Where He Can Breathe

Alexis Wolff essays

Share Mamalode Share Mamalode

Under a towering tent on a campus quad, hundreds of my Yale College classmates are reconnecting. But I’m not mixing and mingling. I’m at the student health center with my young son, who I brought along for my ten-year reunion.  

A middle-age doctor enters the room. “What seems to be the problem?”

“He’s got this cough he can’t seem to shake,” I explain. “His nose is runny, and there’s some gross stuff in his eyes now too. Mostly I’m worried because when he coughs, it sometimes seems like he can’t breathe.”

The doctor turns to my son, who’s swinging his feet as he sits on the edge of the exam table. “How old are you, buddy?”

“I’m 4. I just had my 4 birthday. It was an art and super hero party.”

“That’s cool. Four, huh? That’s sure big! And how do you feel this evening?”

“Not good,” my son replies through a shy but excited smile. He loves Doc McStuffins and knows that doctor visits usually end with lollipops, so he finds this considerably more fun than anything else we’ve done over the past few days in New Haven, Connecticut.

Before our trip, I’d promised my son that Yale’s collegiate Gothic campus would seem like something out of a storybook. That had been my impression when I’d first shown up from my rural Midwestern hometown. And that was at least partly why I’d decided to haul him here all the way from Mexico, leaving his dad and little brother at home.

However, my son took one look around campus and declared that it most certainly was not a castle. Castles always have high-flying flags, he explained, and he saw not a one.

I showed him a classroom with mahogany desks and stained glass windows. “Mommy used to take classes here,” I said. “Isn’t it pretty?”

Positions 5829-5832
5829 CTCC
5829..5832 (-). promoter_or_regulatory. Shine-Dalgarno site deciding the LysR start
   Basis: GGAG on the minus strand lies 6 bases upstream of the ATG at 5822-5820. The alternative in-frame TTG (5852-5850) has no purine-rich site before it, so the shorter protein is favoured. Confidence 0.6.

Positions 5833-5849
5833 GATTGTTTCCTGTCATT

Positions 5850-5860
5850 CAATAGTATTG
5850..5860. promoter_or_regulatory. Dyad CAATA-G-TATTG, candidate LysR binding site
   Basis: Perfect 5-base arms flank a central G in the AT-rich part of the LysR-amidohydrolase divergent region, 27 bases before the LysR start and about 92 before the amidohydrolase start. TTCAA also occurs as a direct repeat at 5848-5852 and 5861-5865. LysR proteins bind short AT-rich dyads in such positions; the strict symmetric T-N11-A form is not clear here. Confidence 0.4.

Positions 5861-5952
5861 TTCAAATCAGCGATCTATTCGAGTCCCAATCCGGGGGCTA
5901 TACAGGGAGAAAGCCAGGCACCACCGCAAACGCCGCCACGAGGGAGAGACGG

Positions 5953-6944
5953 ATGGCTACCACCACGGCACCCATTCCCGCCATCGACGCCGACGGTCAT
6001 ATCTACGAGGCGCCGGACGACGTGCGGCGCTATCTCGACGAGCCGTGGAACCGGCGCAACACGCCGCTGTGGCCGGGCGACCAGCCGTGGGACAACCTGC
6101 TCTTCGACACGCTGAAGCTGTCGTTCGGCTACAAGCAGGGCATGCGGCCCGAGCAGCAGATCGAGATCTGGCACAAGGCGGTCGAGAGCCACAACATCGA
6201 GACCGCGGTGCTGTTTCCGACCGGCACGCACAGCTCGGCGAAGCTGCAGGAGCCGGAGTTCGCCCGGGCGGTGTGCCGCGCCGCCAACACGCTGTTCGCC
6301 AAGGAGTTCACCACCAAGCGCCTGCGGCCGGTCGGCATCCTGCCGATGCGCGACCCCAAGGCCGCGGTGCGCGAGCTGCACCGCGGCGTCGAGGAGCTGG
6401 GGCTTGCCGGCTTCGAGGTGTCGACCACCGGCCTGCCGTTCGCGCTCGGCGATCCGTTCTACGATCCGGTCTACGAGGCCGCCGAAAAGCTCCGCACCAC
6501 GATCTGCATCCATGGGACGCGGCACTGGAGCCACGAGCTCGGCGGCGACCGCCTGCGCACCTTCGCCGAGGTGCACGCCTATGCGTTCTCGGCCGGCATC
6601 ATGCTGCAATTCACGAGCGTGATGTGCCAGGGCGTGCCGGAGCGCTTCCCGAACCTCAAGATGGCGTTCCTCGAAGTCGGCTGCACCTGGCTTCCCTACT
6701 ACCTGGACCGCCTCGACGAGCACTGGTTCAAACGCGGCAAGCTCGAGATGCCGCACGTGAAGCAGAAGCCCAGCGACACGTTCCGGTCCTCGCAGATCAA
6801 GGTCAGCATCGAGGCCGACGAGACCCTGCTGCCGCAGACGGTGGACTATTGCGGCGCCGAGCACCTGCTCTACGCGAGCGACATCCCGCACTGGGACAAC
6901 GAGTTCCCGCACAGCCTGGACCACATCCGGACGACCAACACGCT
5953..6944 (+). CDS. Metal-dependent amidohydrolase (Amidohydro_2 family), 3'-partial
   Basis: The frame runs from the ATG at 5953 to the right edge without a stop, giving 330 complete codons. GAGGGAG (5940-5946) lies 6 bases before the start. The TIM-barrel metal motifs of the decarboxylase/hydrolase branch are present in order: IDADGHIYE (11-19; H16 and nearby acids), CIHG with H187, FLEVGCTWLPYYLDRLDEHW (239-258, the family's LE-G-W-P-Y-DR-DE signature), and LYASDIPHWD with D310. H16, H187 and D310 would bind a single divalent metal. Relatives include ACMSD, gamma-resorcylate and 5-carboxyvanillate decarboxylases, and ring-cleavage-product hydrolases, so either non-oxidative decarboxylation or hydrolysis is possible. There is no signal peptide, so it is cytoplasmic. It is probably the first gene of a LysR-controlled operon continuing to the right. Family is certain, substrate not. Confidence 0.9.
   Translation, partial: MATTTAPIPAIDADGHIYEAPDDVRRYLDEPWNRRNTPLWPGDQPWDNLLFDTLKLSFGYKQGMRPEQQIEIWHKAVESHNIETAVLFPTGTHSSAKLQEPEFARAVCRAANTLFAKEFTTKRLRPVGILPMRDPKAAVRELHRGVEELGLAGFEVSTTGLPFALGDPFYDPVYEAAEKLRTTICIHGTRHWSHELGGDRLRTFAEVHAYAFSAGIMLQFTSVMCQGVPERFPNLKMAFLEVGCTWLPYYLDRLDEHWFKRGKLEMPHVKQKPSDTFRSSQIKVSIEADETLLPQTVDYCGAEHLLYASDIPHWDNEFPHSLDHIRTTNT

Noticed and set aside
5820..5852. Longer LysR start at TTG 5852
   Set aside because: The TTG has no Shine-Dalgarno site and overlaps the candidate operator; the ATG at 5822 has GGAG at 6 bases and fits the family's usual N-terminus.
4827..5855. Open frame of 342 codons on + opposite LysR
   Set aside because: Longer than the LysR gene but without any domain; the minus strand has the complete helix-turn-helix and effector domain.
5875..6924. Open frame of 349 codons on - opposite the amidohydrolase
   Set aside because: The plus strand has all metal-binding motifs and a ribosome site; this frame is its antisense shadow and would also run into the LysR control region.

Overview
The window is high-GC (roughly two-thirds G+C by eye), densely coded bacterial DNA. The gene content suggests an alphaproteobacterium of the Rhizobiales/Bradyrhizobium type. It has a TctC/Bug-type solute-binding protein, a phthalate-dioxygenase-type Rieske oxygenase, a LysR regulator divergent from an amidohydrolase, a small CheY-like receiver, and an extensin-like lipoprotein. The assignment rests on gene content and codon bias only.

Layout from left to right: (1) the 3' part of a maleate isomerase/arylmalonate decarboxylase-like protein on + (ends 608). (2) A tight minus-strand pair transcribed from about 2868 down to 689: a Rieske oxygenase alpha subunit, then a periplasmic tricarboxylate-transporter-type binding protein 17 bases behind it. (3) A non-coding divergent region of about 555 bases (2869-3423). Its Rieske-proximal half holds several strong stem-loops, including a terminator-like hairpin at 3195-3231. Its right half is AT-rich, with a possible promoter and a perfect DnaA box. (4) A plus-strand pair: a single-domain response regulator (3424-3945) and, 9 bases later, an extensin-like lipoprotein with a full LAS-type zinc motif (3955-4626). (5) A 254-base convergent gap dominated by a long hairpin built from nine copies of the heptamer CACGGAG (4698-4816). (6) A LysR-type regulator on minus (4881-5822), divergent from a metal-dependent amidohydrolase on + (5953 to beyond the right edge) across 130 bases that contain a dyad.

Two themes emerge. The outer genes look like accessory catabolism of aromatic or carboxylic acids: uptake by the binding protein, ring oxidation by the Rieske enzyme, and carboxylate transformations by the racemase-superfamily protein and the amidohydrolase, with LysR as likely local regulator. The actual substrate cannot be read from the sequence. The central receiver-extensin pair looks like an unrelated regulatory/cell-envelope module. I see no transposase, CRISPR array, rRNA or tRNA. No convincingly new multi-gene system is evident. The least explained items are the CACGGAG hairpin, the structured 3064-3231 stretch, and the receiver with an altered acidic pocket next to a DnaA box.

“I don’t like pretty things,” he reminded me. “Only super cool and awesome ones.”

“Well, isn’t it super cool and awesome then?”

“Sure, it’s awesome. Just like my old school was awesome.” His old school was in a damp church basement.

My son continued to be unimpressed as I walked him through memories of my college years. Through the green courtyards where I’d lounged with assigned readings. Into the library where I’d curled on leather couches to pen important-seeming papers. Past the hole-in-the-wall falafel joint where I’d had late-night conversations about the meaning of things.

“Do you think this might be your college one day, buddy?” I asked on one walk.

“Maybe,” my son shrugged. “I don’t know. What’s daddy’s college like? Do they have any playgrounds there?”

Lack of playgrounds aside, I thought my alma mater was pretty great, and by and large, looked back fondly on my time there. That’s why I came to my reunion, why I liked the idea of my son attending my school one day too.

But out exploring campus, we also encountered reminders that, at times, my college experience wasn’t so great.

I walked my son past the student newspaper building where my small-town upbringing made me feel helplessly unsophisticated. By the row of retail stores whose merchandise it had seemed like everyone could afford but me. Past the architecture school where I’d wanted to study, but had been too intimidated by my talented peers to try. Into the dining hall where, even surrounded by masses of people, I felt so alone.

* * *

The student health center where I’m sitting now is beautiful, new. I wonder what happened to the former building, the one where, as a sophomore, I sought help from a mental health team that couldn’t really much help at all. The building I didn’t see again for a year after I withdrew from college and moved back home. The one that, after finally coming back to campus for a second try at sophomore year, I visited occasionally for support groups and therapy sessions.

This new student health center holds no such memories. It’s just the place where I’ve come with my sick son.

“Any idea what’s wrong?” I ask the doctor.

“Looks like allergies,” he explains after a thorough exam to rule out anything more serious, anything that would delay our flight the next morning.

“You might want to get a full work-up back home,” the doctor continues, “but he’s just reacting to the environment here. He may be uncomfortable for a bit, but he’ll be okay.”

My son perks up. He knows about allergies, which afflict his dad. “Where are we again?” he whispers.